The Confessions of a Tin Opener by Trevor Plumbly

As the car drove off, I faced a few days fending for myself and I realised that it wasn’t going to be quite as simple or relaxing as it once was. The old system worked fine in a big house; the washing, dishes, pots and empties could be ignored until the eve-of-return blitz. In a small cottage however, some sort of system would need to be followed to get the full benefit out of my temporary return to batchelorhood. First, a quick stock-take: the liquids were easy, tea, a few beers and a couple of bottles of red seemed adequate, but the food might be a problem. The old ‘bachelor buffet’ was the answer: fill a large pot with stock, toss a few lamb chops in, add potatoes, onions and carrots, salt and pepper and simmer for a few hours; when the pot gets low, toss in a tin of soup and a couple of fried sausages and bingo! You’ve got enough grub for a week.

I might have got the quantities wrong or perhaps the years had blunted my appreciation of the dish, but it simply didn’t taste the same; even after adding curry powder it was hard going. But I soldiered on and then settled back for a glass or two of vin rouge and some music. It was an evening of discovery: Jacqueline du Pré I found relaxing, but an hour of cello can be a bit too much of a good thing. If you play Bob Dylan at night it makes you feel old, and you can’t get to sleep after you’ve listened to a surfeit of Emmylou Harris.

The following night I gazed at the contents of the stockpot, hoping that age had made them more appealing, but sadly not; even the waste disposal had trouble digesting them. It was obviously time to get back to basics. I checked the fridge; lots of funny looking unknown vegetables, and I remembered the mantra: you need to eat more greens. Why is it, I wondered, that some folk feel that a couple of Brussels sprouts and a few cabbage leaves will undo years of abusive dietary habits? Rejecting these passports to an everlasting healthy life, I plumped for cheese on toast with baked beans and fried eggs. Leaving the dishes to keep those from last night company, I settled down with the rough red and the CD holder.

Neil Young was OK until he started singing ‘Helpless’. The King’s College Choir was a bit too churchy, so I tried Leonard Cohen; after a while I found myself wishing we had a gas oven. The telly was no improvement, but then what is after 60 odd minutes of Mr Cohen’s dirges? Even light chamber music failed to lift the emotional fog, so it was off to bed with talk back radio; hopefully a few late night nutters might provide some light relief.

Day three was decision day. Apart from the healthy green things, the cupboard was practically bare. Two eggs challenged me, but after frying their mates three days on the trot (no pun intended), I conceded defeat. It was time to eat out. What I really fancied was some good old-fashioned pub grub. With a plate full of sausages, eggs and chips and a couple of pints, I bet even old Leonard couldn’t wipe the grin off my face. It wasn’t long before I realised that pub grub was going to be a problem. First, there was a shortage of actual pubs. There used to be heaps of them, with chubby landlords, buxom barmaids and good, honest stodge to sustain the inner man. My old local was now a ‘girly bar’, but anyone who regarded that array of tired old tarts as ‘girls’ definitely couldn’t be trusted with food. The next one had re-invented itself and was now a ‘bistro bar’ and its idea of sustenance was ‘tapas’. For Christ’s sake! A pub with a French title and tiddly bits of Spanish grub, no wonder the country’s in the crapper. Food should be a simple affair with the maxim, ‘If you can’t spell it, don’t eat it’.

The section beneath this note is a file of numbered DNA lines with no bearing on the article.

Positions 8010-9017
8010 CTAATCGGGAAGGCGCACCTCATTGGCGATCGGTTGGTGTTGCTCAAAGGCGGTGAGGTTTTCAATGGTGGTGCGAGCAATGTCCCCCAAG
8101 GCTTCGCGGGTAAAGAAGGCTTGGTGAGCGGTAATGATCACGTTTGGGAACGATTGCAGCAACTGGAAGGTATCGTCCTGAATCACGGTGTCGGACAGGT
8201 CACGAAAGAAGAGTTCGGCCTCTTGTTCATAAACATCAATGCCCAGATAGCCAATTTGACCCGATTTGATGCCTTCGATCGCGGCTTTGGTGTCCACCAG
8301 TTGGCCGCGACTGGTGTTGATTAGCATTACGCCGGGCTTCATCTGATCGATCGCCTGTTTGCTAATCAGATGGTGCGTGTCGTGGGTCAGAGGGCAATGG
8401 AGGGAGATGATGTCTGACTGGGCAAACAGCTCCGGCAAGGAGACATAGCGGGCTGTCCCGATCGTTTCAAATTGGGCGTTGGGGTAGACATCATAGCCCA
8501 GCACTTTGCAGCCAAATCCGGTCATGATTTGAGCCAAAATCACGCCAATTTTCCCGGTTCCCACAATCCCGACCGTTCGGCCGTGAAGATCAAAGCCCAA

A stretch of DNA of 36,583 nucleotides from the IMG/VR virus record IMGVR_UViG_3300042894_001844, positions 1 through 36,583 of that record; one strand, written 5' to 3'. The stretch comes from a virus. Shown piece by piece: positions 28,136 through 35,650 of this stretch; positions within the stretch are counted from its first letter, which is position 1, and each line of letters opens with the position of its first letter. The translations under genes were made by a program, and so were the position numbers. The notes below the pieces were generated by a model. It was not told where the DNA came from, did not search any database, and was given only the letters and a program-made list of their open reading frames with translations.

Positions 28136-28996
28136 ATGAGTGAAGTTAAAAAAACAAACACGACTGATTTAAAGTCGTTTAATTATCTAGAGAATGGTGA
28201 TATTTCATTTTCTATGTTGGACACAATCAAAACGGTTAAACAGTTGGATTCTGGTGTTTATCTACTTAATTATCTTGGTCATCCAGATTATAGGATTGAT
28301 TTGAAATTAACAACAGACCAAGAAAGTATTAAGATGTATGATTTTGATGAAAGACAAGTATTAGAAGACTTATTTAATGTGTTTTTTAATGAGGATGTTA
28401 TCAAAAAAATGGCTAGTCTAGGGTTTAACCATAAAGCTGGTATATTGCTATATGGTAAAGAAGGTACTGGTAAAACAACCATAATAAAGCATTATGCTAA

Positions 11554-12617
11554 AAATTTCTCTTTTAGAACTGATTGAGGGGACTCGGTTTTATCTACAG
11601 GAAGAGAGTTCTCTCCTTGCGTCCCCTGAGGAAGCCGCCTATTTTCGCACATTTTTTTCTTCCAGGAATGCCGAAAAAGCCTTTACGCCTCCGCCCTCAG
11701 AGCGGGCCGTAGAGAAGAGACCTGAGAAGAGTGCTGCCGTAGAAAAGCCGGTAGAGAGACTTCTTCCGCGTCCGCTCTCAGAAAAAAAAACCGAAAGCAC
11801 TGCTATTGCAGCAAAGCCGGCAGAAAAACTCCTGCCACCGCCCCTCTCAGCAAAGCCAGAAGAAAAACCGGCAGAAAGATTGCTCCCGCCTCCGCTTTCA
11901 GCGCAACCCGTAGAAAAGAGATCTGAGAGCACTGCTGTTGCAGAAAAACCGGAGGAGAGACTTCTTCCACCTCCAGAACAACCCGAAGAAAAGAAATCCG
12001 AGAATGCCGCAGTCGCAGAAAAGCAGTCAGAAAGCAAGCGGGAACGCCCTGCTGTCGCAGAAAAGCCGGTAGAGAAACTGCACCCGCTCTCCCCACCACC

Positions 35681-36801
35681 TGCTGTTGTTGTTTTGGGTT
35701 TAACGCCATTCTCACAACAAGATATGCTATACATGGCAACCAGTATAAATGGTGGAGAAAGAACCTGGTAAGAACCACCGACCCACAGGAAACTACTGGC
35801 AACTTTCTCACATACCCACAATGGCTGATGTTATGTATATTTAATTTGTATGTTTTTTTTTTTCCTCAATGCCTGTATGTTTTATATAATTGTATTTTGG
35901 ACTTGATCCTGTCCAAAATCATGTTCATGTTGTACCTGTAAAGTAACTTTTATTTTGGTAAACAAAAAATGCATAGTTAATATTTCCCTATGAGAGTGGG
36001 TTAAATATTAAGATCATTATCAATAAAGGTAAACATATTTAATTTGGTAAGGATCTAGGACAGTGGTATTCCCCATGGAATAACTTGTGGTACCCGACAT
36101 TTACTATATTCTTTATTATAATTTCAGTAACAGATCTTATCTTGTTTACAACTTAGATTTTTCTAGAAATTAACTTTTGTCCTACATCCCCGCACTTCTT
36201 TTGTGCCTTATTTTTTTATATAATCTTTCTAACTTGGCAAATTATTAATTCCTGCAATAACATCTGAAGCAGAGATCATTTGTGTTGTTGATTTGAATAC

I trudged on, passing all sorts of culinary curiosities: Thai, Chinese, Vietnamese, Indian, Japanese, Italian even Mexican before I spotted it; a monument to British Heritage, with ‘FISH AND CHIPS!’ proudly emblazoned across its windows. Ordering was simple, who needs a menu or an interpreter in a chip shop? Back home, I trembled like a junkie clutching an overdue fix. After carefully anointing the goodies with vinegar I sat back and enjoyed. Nursing a can of Guinness, I topped off the near religious experience with an hour or so of The King’s College Choir.

Lunch the following day was a simple affair: the rest of last night’s chips, heated and sandwiched with HP sauce. Then on to the clean-up. The stockpot was a bit of a challenge; the remains of the ‘bachelor buffet’ had solidified to a Formica like substance at the bottom of the pot which didn’t respond to a scrub, so it was a question of boiling the pot until the gunk at the bottom gave up the fight. After that, the only real problem was the untouched green things in the vegetable drawer. Should I leave them there like silent witnesses to my avoidance of the healthy path, or lay them to rest in the worm farm and try to look vibrant? I decided that the former would be par for the course and the latter stupid, so I left them to keep company with the surviving eggs. That done, I sat back, mulling over the past few days, and decided that next time she went away she should take me and my arteries with her. Who knows, maybe Leonard Cohen would sound happier after being left home alone for a few days.

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